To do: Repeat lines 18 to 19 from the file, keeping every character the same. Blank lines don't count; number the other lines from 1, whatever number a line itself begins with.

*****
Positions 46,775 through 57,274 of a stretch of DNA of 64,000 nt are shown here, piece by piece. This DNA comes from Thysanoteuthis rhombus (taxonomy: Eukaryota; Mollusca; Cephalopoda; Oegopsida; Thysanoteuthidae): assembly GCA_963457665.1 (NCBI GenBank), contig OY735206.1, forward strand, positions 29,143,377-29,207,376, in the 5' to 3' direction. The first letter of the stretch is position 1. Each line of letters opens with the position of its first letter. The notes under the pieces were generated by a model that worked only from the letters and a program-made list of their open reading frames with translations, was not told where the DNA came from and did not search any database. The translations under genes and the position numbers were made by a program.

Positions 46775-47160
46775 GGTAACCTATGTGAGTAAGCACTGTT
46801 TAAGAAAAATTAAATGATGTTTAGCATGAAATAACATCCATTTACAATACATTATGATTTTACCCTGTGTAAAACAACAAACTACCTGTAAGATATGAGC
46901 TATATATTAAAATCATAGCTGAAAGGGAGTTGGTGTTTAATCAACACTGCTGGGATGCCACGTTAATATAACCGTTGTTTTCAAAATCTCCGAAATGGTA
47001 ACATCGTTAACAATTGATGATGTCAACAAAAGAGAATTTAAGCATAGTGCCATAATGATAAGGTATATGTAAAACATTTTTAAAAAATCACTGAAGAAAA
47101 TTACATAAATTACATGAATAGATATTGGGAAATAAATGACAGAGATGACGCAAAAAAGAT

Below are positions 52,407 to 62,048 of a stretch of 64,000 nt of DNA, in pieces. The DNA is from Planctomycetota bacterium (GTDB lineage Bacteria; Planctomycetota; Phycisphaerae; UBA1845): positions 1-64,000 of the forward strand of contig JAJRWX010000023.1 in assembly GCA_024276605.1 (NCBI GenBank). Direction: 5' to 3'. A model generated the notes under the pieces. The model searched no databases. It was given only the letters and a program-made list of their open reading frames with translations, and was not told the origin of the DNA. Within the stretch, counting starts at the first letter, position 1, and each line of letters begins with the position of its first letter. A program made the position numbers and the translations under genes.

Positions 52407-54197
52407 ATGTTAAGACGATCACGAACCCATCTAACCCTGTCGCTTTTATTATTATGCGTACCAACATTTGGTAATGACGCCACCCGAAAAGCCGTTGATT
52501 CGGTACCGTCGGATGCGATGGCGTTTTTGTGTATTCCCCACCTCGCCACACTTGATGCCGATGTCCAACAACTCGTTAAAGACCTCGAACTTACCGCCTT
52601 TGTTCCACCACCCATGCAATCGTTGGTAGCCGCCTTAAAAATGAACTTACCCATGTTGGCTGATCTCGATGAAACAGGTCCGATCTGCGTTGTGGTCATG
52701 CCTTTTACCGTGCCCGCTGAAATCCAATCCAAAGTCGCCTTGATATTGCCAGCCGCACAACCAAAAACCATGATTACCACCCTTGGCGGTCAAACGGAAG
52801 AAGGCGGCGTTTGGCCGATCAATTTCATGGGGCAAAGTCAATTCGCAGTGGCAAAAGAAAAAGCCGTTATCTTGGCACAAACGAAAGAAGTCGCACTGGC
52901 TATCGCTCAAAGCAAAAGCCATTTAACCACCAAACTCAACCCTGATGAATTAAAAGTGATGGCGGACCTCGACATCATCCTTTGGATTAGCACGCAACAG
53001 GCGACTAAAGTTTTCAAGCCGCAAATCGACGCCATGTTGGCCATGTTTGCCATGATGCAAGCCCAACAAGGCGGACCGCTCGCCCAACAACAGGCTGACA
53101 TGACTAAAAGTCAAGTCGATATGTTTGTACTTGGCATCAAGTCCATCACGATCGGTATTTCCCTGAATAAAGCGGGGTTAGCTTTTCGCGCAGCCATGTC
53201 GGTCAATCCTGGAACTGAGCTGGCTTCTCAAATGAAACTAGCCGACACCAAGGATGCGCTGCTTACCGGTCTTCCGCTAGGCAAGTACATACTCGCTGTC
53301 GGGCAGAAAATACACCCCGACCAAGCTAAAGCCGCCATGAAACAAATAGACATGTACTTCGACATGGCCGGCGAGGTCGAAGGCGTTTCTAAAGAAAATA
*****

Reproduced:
53201 GGTCAATCCTGGAACTGAGCTGGCTTCTCAAATGAAACTAGCCGACACCAAGGATGCGCTGCTTACCGGTCTTCCGCTAGGCAAGTACATACTCGCTGTC
53301 GGGCAGAAAATACACCCCGACCAAGCTAAAGCCGCCATGAAACAAATAGACATGTACTTCGACATGGCCGGCGAGGTCGAAGGCGTTTCTAAAGAAAATA